Several observational studies have linked antiepileptic (AED) use during pregnancy to offspring birth defects (BDs) and neurodevelopmental disorders (NDDs), including attention-deficit hyperactivity disorder (ADHD) and autism spectrum disorder (ASD). Research in humans and animals suggest the associations might be causal, as there is evidence that AEDs cross the human placenta and animal models show aberrant brain development and behavior following exposure. However, important non-causal explanations for associations need to be ruled out before we can conclude that the association in humans is causal. Specifically, maternal indications for AED use (e.g., epilepsy), genetic factors (e.g., common to BDs, NDDs, and seizures), other environmental factors (e.g., socioeconomic resources), or a combination of these factors may explain the increased risk for BDs and NDDs in offspring after exposure to AED use. Understanding whether associations are causal is important for doctors and patients weighing the potential risks and benefits of AED use during pregnancy. Specifically, although AED exposure may harm the fetus, AED use is the primary treatment for epilepsy, and seizures during pregnancy put fetus and mother at risk. The objective of this proposal is to test the hypothesis that prenatal exposure to AEDs causes these outcomes. I will accomplish the objective of this proposal through the analysis of a large, national dataset from Sweden and pursuing two aims: (1) estimate the risk of BDs following AED use during pregnancy, and (2) estimate the risk of NDDs following AED use during pregnancy independent of confounding.
In aim 1, I will leverage the largest sample to date to examine associations between AEDs and offspring BDs. I will do this by comparing exposed and unexposed offspring of women with epilepsy, while adjusting for many measured covariates that previous research has not accounted for.
In aim 2, I will use marginal models (e.g., propensity score matching) and several comparison groups to help rule out alternative explanations for the associations. This proposal is significant because it will inform basic research investigating mechanisms for BDs and NDDs and best-practice guidelines for treatment during pregnancy. I am uniquely equipped to answer the question in this proposal because I will analyze the largest study to date (n = ~2.1 million), have access to combined Swedish registers with predictors spanning multiple domains and levels of analysis, and will use multiple advanced designs to test causal inferences. This proposal also weaves together my previous work in which I have investigated pre- and perinatal risk factors for NDDs and used pharmaco-epidemiologic approaches to investigate the risks for seizures. This project will facilitate my long-term training goal to develop a career researching risk factors for NDDs, including extensive training in epidemiologic methods, women?s health and neuropsychopharmacology, the etiology and assessment of NDDs, and professional development (e.g., training in ethics and dissemination).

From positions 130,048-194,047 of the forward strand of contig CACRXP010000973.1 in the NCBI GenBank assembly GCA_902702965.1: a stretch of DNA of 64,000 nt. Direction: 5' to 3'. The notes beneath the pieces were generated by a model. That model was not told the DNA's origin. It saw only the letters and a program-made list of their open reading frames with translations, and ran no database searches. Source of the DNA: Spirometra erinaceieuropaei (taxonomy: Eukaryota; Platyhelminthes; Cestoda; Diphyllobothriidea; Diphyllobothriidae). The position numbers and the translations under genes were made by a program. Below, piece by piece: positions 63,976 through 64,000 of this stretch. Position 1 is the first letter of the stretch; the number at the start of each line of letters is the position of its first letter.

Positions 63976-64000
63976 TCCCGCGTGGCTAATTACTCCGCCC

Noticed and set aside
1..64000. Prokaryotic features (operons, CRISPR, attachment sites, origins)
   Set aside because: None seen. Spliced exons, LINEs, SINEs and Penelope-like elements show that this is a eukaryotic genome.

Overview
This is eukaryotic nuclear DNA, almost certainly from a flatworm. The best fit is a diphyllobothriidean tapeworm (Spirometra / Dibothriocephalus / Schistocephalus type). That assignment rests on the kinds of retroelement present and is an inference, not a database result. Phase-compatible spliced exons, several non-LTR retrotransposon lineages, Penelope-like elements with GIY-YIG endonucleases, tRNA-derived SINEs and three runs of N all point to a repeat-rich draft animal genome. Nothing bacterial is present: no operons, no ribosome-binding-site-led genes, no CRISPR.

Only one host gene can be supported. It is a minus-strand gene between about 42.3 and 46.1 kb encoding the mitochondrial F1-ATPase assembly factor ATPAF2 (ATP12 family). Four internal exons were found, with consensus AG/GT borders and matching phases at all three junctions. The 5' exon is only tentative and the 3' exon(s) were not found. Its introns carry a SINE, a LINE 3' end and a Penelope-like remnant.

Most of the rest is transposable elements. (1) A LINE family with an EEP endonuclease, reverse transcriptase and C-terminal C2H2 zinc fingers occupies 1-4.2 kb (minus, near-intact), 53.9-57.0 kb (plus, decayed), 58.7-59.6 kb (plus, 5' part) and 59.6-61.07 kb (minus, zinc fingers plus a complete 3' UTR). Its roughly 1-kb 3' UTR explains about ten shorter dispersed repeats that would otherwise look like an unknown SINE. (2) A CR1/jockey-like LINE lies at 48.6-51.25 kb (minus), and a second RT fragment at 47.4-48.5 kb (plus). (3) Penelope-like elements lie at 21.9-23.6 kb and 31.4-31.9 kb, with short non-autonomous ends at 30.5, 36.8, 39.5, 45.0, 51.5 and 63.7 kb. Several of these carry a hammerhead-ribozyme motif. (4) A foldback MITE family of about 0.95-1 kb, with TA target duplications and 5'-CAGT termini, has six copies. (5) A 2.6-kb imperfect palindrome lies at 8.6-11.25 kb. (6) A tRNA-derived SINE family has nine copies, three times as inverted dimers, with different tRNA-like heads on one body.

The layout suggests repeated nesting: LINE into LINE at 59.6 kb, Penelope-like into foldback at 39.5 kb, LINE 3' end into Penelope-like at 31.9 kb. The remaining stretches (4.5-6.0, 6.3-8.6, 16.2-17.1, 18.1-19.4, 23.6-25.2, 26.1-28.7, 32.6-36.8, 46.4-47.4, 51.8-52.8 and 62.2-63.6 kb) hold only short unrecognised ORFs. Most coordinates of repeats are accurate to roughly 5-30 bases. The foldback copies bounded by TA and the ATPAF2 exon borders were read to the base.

Public Health Relevance

Clinical guidelines currently recommend that pregnant women discontinue use of antiepileptic drugs when possible, in part on the basis of research documenting associations between prenatal exposure to antiepileptic drugs (AEDs) and numerous birth and neurodevelopmental disorders. However, research has failed to adequately test whether AED exposure actually causes these problems. The proposed research seeks to more rigorously test associations between prenatal exposure to several AEDs and offspring birth defects and neurodevelopmental disorders by analyzing Swedish national datasets using multiple approaches rule out alternative explanations for the associations, which will help physicians and pregnant women better weigh the risks and benefits of takin the medications.

National Institute of Health (NIH)
National Institute of Neurological Disorders and Stroke (NINDS)
Predoctoral Individual National Research Service Award (F31)
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Special Emphasis Panel (ZRG1)
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Whittemore, Vicky R
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Indiana University Bloomington
Schools of Arts and Sciences
United States
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